For better or worse, the one application of mine that people actually use is the one I wrote pretty casually with Python over a couple weekends from bed because I was too lazy or hungover to get moving on those days.
That software, PubMed2XL, lets people do a few things with downloaded citations from PubMed.gov that isn't currently offered directly from the site. I've gotten some nice feedback from librarians, researchers, and information-y people at companies that have found it useful.
This post isn't a plug though; it's more an acknowledgement of something that I didn't really realize in full at the time. And that is when one writes software that people go on to actually use, one better be prepared to support it. Now, the software's simple enough that there haven't been real bugs save one, but it does eat at me that I can't offer a simple way for it to work on multiple platforms.
While the Windows version is really easy to setup – thanks to py2exe and Inno Setup – getting it running on Linux is a bit more work, given all the distro variations and dependency installation. But getting it running on a Mac – particularly with an easy to use installer – isn't going to be possible unless I can find someone to compile it for a Mac who will also test it and compile future versions. Sure, there's the possibility of using Wine, but that's still asking a lot from end users.
Normally, I wouldn't care. Apple doesn't make it easy for people to develop for Macs unless you fork over the change for a Mac – and I ain't buying a copy of OSX and doing the Hackintosh bit. But, since the software is ultimately about health-related research, I do care.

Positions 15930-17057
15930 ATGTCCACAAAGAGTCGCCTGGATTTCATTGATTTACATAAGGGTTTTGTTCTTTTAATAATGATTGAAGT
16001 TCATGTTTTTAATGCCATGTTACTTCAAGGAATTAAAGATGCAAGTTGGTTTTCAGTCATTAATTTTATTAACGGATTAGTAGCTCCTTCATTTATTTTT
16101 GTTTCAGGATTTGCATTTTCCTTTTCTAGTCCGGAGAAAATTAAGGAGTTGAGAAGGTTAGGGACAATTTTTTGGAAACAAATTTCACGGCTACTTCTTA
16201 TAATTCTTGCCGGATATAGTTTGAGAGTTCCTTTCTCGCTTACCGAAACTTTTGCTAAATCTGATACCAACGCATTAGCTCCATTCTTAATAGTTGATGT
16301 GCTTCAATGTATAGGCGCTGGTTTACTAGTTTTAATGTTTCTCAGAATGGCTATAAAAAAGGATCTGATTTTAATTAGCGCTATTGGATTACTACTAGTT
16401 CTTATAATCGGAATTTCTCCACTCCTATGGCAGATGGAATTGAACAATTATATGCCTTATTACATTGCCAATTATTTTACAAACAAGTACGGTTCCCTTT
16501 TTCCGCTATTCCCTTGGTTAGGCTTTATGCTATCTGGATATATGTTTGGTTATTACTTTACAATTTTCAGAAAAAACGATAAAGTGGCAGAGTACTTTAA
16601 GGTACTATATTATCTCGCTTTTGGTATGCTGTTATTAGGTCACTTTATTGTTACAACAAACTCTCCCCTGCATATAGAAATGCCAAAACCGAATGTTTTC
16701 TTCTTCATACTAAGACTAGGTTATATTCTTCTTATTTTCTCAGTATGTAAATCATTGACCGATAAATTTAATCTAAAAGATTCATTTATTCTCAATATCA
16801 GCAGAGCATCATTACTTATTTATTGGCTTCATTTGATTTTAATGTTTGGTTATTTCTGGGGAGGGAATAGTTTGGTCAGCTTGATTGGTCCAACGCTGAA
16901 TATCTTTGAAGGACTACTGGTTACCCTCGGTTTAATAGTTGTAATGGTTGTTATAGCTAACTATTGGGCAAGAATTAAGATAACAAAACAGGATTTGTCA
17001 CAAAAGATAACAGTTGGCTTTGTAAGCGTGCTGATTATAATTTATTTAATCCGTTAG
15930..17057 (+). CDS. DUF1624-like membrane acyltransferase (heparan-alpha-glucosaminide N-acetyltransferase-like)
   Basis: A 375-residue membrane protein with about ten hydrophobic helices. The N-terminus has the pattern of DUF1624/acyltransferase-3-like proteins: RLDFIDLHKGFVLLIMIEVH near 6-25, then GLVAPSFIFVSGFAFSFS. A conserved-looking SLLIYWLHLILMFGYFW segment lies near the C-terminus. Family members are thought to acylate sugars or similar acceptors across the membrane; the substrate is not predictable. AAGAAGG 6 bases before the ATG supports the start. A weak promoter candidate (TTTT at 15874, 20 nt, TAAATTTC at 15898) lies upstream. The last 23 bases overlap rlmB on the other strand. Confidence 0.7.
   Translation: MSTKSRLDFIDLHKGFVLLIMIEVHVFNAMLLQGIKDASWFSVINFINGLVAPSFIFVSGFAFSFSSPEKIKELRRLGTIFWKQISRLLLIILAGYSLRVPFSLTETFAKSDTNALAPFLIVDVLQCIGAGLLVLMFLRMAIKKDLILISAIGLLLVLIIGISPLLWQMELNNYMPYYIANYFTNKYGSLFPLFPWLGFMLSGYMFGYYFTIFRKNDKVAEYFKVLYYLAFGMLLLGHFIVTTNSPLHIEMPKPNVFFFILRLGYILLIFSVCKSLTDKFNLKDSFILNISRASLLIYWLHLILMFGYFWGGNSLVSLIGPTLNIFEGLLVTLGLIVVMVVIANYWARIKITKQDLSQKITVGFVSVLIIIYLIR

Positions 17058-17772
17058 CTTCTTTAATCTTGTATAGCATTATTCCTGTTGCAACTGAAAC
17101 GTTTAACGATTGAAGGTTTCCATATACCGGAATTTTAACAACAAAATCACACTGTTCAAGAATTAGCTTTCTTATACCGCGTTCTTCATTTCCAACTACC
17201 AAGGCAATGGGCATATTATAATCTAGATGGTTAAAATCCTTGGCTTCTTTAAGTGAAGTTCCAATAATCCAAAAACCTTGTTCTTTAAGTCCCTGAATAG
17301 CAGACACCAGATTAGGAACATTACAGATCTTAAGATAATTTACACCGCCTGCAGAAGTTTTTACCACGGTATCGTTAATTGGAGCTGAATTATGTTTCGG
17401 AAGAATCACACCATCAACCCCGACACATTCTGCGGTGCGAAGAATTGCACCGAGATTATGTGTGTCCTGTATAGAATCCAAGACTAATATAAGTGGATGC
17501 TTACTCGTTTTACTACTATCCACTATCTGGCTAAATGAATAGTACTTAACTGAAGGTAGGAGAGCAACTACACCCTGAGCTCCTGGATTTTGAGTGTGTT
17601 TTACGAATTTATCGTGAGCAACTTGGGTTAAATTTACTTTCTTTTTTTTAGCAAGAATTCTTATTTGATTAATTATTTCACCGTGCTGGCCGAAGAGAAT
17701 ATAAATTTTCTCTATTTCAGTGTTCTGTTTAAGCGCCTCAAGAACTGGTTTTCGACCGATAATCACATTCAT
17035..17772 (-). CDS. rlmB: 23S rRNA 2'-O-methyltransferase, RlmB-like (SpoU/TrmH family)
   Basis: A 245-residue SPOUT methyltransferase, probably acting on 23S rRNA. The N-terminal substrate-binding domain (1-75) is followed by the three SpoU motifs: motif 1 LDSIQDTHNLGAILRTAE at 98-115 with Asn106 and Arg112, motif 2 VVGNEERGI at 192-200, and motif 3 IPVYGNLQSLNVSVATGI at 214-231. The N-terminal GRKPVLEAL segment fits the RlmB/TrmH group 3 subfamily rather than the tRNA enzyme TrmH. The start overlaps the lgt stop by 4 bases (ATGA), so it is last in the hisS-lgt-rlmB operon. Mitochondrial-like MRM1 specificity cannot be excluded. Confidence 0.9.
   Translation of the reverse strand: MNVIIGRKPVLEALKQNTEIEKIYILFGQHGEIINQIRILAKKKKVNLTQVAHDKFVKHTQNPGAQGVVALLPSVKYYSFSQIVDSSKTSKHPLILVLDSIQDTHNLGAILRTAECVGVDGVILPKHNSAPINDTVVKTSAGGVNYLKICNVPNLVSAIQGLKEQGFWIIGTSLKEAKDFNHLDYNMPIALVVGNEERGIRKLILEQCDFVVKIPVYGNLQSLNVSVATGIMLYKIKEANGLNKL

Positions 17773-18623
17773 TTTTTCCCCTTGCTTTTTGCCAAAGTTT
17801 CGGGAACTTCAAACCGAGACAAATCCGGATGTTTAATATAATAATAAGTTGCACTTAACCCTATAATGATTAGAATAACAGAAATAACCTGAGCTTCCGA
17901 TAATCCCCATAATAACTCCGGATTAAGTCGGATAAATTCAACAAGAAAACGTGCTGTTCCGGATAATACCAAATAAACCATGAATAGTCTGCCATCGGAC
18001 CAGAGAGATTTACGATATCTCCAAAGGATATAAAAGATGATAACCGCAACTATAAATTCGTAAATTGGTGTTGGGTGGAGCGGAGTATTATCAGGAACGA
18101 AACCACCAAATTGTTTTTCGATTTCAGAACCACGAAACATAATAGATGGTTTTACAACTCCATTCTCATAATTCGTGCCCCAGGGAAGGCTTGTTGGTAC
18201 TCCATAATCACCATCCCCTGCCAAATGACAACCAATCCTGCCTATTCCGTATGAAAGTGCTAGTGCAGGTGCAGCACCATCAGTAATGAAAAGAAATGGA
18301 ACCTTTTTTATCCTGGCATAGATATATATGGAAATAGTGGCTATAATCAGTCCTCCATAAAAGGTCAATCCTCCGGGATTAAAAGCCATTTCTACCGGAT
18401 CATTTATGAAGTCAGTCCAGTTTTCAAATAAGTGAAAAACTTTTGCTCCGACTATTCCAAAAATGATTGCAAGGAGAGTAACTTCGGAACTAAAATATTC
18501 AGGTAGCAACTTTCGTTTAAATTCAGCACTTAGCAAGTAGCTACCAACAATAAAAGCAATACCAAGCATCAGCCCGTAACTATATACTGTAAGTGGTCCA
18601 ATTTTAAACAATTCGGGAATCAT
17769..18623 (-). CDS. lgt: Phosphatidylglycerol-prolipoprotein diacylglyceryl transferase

Unfortunately I made – with the advantage of hindsight – two coding decisions that create problems.
First, I chose PyQT as the GUI toolkit for the software simply because it looks prettier than Python's native Tkinter. My reasoning at the time was the people were more likely to trust better looking software even though it's just a small window with some basic menu options. Eventually, I added a progress bar, too, so downgrading to Tkinter has become less of an option.
Second (and this is the big one), I used lxml since the PubMed2XL setup files employ XSL to tell the software what data to put in a spreadsheet cell. Granted, lxml is freakin' fantastic, but since it's not a pure Python module I can't just distribute it in a folder and import the module locally. Not that I had much of a choice: there's no built in XSLT-capable module that ships with Python 'far as I know.
So I've been asking myself how to make the serpent (Python) and the apple (OSX) get along.
I've consider just making PubMed2XL a web-app, but that will entail expenses for me that simply offering people a desktop app doesn't entail.
And as for the XSLT component, this tutorial on XSLT with Jython and native Java libraries should help immensely.
So, I should be able to use Jython to make a cross-platform version of PubMed2XL. I don't necessarily want to, but given the type of research I'd like to help facilitate (in a very small way, I know), I think I probably should.--------------